Editor’s note: An earlier version of this story contained a quotation by Mr. Cox that drew an objection from Mr. Steyer’s lawyers. They sent us a letter contending that the quotation could be interpreted as asserting that Mr. Steyer ‘made political contributions in exchange for influence, access or favors, which is unethical and/or unlawful.’ The Daily Caller News Foundation did not intend to make, and does not make, any such assertion. We have retracted the words that Mr. Steyer’s lawyers contended gave rise to such an implication. Mr. Steyer’s lawyers state that he “has never contributed a penny to one of Eric Schneiderman’s campaigns, nor has he contributed to any organization known to be affiliated with Attorney General Schneiderman.” His lawyers have not claimed that the article was factually inaccurate in any other respect. TheDCNF does not retract its contention that the public is entitled to access to Mr. Schneiderman’s communications, and those of his staff, with wealthy donors such as Mr. Steyer, and environmentalist groups, including those funded by or associated with Mr. Steyer.
The head of New York’s Republican Party believes Attorney General Eric Schneiderman’s ExxonMobil investigation is a “political cause” in search of a legal case.
Schneiderman has lived in a “far left, progressive bubble” so long that he does not know what it means to be a professional attorney general, Ed Cox, the head of the Empire State’s Republican Party, told The Daily Caller News Foundation.
Cox was referring to the New York AG’s recent probe against Exxon, as well as Schneiderman’s plans to target President Donald Trump over his supposed civil rights violations. He also suggested the lawman’s Exxon crusades are distracting him from other, more important matters, such as pursuing “actual criminals.”
Schneiderman began his anti-Exxon campaign in 2016, “demanding extensive financial records, emails and other documents” from the oil producer dating all the way back to the 1970s. Several other attorneys general joined in the fray, including fellow Democratic Massachusetts Attorney General Maura Healey.
Many of the AG’s who initially jumped on board the fact-finding mission ultimately bailed as news reports showed Schneiderman’s cause might be political in nature.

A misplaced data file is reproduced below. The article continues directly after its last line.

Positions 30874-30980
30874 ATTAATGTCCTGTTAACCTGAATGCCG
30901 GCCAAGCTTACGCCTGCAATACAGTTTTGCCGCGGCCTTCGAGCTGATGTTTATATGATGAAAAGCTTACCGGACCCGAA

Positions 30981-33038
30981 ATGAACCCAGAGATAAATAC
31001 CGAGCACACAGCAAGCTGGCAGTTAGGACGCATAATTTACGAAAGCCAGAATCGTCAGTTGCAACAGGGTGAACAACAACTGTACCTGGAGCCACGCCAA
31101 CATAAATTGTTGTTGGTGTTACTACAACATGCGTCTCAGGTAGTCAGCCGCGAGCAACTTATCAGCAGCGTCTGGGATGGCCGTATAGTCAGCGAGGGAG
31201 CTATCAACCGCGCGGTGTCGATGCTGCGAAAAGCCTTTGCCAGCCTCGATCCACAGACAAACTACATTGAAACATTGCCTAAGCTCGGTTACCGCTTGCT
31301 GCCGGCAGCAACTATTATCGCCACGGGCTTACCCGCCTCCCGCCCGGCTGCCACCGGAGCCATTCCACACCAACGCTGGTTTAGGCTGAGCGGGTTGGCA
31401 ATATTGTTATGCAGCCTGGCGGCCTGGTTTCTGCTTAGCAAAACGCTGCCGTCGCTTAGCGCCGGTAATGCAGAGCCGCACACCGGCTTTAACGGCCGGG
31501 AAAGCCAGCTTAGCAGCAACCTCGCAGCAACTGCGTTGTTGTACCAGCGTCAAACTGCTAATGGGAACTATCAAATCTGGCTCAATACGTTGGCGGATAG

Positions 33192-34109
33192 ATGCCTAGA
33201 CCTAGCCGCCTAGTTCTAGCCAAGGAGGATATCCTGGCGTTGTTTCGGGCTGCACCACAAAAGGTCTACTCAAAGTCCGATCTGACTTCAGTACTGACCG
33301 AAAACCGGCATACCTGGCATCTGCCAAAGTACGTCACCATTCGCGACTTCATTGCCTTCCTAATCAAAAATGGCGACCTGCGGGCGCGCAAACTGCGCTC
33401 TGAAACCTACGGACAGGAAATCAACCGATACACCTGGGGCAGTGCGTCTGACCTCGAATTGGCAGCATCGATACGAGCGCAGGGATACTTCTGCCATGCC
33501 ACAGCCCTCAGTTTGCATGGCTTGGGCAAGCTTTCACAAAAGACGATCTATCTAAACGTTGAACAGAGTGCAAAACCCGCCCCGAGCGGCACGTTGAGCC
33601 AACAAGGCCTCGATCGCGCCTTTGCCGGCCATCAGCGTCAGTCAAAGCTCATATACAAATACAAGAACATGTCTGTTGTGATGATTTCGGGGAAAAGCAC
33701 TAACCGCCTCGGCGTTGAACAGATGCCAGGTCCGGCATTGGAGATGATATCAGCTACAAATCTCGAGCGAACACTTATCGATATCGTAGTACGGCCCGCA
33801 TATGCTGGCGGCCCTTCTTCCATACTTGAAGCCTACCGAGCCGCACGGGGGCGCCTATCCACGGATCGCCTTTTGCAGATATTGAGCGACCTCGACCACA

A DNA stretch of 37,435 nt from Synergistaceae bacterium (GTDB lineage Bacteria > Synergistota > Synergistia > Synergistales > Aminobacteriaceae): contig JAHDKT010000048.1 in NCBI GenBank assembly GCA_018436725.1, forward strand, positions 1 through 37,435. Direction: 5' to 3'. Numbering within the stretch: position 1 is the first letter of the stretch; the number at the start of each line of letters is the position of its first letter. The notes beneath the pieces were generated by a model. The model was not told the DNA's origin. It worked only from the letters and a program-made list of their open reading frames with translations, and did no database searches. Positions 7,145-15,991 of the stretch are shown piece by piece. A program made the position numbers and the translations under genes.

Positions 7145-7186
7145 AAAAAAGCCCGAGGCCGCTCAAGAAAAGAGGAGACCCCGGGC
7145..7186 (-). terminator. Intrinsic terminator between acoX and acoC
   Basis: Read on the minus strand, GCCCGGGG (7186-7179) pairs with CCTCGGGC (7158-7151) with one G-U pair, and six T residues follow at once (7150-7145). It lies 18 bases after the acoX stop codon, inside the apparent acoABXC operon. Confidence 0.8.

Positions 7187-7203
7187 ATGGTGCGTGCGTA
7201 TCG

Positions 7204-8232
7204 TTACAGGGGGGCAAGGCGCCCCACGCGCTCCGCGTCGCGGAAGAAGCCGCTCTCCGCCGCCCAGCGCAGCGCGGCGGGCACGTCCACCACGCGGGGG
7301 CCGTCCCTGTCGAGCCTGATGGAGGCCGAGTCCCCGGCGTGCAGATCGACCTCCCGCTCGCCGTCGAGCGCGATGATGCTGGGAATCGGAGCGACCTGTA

Conservative legal group Energy & Environmental Legal Institute released internal emails between AGs in March, 2016 suggesting the anti-Exxon ranks were frayed, namely because of the New York lawman’s behavior.
One email indicates some attorneys general offices asked Schneiderman to back off going after Exxon. They were also critical of his effort to bring Exxon and the others up on racketeering charges.
“It’s a political cause in search of a case,” he said, referring to the AG’s yearlong mission to unearth documents showing Exxon deliberately hid knowledge about climate change from the public.
Cox also suggested wealthy environmentalist groups are likely behind the probes, referring to speculation that billionaire eco-activist Steyer is goading the Democrat into chasing down Exxon.
He has raked in a treasure trove of cash from the likes of billionaire financier George Soros and his family, who have shoveled $251,000 into Schneiderman’s political war chest since 2006. Soros himself has given the New York attorney general $64,500, while his sons and daughter-in-law donated the rest.
Schneiderman’s move to block public requests for his emails has only added fuel to the fire that the investigation is mostly political. He continues to stonewall attempts to obtain emails between his office and wealthy donors such as Rockefeller Brothers Fund, Rockefeller Family Fund, and Steyer.
Cox’s comments also come on the heels of revelations that the attorney general’s staff has used private email channels to conduct his legal work.
Discoveries show that Lem Srolovic, the assistant attorney general at the New York Attorney General’s Office, used his personal email account in 2012 to prepare for a meeting with various environmental organizations, according to documents obtained by TheDCNF on March 22.
“The real issue is this has all the earmarks of a political witch–hunt in the form of a dragnet,” Cox said.